The marketing plan, no matter how much thought went into it, may not be able to lock in prices that cover all costs of production. Key target prices that compensate for critical costs are important to have in years where opportunities to cover all costs are limited. In the absence of your own cost estimates, you can use published costs of production, available from Extension and other sources. However, these cost estimates provide only rough estimates of fixed and variable costs of production and do not have the detail necessary for personal business analysis and marketing.
The Marketing Plan
The primary objective of a marketing plan is to cover as many costs of production as possible. Use the cost-of-production estimate discussed above and begin to set target sales prices as follows:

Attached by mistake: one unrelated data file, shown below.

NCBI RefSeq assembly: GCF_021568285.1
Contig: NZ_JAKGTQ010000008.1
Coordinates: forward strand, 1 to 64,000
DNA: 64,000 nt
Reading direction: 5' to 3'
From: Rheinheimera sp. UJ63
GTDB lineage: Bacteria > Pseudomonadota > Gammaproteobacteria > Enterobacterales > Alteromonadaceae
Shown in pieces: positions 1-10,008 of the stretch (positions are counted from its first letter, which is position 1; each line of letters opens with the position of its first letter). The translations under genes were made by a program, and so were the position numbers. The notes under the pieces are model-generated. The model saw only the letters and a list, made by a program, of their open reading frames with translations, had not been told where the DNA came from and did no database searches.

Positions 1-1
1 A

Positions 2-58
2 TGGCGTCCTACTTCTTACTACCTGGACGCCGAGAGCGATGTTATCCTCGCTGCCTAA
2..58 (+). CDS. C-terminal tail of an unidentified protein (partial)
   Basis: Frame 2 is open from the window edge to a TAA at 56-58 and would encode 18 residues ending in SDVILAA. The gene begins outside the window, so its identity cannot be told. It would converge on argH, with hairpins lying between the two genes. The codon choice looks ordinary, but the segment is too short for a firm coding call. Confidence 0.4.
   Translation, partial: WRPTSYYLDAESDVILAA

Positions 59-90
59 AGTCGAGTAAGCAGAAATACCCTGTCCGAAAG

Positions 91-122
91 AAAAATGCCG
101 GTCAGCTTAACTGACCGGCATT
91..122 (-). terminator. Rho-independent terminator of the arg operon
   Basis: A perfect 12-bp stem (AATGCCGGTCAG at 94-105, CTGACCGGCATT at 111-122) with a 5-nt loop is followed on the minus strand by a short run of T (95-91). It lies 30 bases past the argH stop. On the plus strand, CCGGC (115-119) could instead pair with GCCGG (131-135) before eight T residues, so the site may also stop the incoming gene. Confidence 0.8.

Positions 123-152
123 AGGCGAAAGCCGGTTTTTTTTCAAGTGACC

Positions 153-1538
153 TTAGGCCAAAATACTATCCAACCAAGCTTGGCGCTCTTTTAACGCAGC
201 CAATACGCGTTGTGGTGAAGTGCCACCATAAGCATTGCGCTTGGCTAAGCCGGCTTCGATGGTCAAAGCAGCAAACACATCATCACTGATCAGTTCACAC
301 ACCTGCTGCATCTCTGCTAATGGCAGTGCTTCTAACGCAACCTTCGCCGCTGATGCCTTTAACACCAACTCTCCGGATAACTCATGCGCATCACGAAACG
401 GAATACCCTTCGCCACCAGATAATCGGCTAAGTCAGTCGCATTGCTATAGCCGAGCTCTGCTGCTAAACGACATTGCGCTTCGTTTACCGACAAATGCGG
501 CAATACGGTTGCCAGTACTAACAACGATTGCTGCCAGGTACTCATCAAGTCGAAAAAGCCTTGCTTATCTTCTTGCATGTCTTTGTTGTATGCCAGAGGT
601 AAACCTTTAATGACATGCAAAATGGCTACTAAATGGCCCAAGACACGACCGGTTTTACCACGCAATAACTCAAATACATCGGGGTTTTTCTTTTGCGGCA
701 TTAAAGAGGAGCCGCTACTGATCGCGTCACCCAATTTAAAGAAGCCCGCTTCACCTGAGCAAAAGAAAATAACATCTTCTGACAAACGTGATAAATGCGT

- Estimate the outcome of different pricing alternatives.
- Determine a target price and quantity to market.
Estimate different pricing alternatives.
Consider several marketing opportunities from cash sales to forward contracts to futures and options. Basis information for your local market is necessary to analyze the futures and options marketing alternatives. The result of considering all marketing alternatives is to arrive at expected prices for all marketing alternatives. These expected prices can be compared with the cost of production. Whether the current expected prices exceed or are less than the total cost of production, the decision becomes one of marketing a certain percentage of expected production now or taking a risk that a higher price can be obtained at a future date.